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Hopes dashed.

An anti-herpes drug researchers were counting on to reduce susceptibility to HIV infection doesn't offer any protection, according to results presented at the 15th annual Conference on Retroviruses and Opportunistic Infections this February.

In the study more than 3,000 participants with herpes simplex virus 2 were given either 400 milligrams of the anti-herpes medication acyclovir or a placebo twice daily. Results showed a 3.9% HIV incidence rate (75 cases) among participants who received acyclovir, compared to a 3.3% HIV incidence rate (64 cases) among the placebo group.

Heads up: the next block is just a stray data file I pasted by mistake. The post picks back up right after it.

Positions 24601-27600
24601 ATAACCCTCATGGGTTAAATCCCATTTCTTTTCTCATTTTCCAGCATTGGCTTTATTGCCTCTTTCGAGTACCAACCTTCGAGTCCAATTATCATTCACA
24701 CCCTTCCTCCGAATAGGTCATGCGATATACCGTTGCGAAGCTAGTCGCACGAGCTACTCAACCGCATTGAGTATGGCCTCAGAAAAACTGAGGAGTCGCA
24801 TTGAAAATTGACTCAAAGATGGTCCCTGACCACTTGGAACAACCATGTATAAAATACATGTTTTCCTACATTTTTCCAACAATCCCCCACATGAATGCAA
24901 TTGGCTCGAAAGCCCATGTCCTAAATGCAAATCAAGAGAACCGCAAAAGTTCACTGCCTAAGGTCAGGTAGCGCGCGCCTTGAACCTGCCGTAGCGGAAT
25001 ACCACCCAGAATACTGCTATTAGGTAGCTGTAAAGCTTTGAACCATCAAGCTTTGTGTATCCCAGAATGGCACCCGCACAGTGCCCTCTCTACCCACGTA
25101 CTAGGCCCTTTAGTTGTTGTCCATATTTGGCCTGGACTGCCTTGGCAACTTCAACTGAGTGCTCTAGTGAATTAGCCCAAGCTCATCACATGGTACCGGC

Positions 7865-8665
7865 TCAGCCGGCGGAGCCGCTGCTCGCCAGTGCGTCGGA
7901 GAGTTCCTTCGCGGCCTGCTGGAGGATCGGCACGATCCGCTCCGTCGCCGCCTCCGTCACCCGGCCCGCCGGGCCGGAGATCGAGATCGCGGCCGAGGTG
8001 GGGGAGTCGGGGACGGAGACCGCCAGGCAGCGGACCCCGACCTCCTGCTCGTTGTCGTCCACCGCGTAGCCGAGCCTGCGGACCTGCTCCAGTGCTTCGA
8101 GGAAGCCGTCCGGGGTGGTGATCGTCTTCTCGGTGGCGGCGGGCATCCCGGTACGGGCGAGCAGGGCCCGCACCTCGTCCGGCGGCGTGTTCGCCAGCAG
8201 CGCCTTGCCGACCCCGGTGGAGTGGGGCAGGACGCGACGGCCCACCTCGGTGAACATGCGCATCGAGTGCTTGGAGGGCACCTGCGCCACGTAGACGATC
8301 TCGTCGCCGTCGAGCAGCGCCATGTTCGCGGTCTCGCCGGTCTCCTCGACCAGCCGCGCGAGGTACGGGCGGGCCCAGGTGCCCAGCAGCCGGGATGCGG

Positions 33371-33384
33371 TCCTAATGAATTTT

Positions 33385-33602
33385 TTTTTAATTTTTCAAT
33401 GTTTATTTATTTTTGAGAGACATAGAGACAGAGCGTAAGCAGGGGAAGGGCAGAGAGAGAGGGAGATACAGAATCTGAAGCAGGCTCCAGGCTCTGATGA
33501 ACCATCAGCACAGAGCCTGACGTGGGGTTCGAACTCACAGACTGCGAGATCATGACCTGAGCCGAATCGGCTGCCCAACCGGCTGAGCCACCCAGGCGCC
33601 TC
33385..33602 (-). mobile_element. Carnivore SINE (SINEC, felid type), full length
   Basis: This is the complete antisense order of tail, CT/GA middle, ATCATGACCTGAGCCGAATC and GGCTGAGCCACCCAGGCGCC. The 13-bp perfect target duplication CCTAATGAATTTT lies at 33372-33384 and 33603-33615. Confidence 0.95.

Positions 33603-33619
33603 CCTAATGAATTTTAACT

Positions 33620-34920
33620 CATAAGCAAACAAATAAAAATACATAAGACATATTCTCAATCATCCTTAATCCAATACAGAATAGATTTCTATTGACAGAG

The research was considered particularly important because having herpes, one of the most common sexually transmitted diseases worldwide, almost triples a person's odds of acquiring HIV.
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Title Annotation:Health News You Should Know; herpes research counting on to reduce susceptibility to HIV infection
Author:Henneman, Todd
Publication:The Advocate (The national gay & lesbian newsmagazine)
Article Type:Brief article
Geographic Code:1USA
Date:Apr 8, 2008
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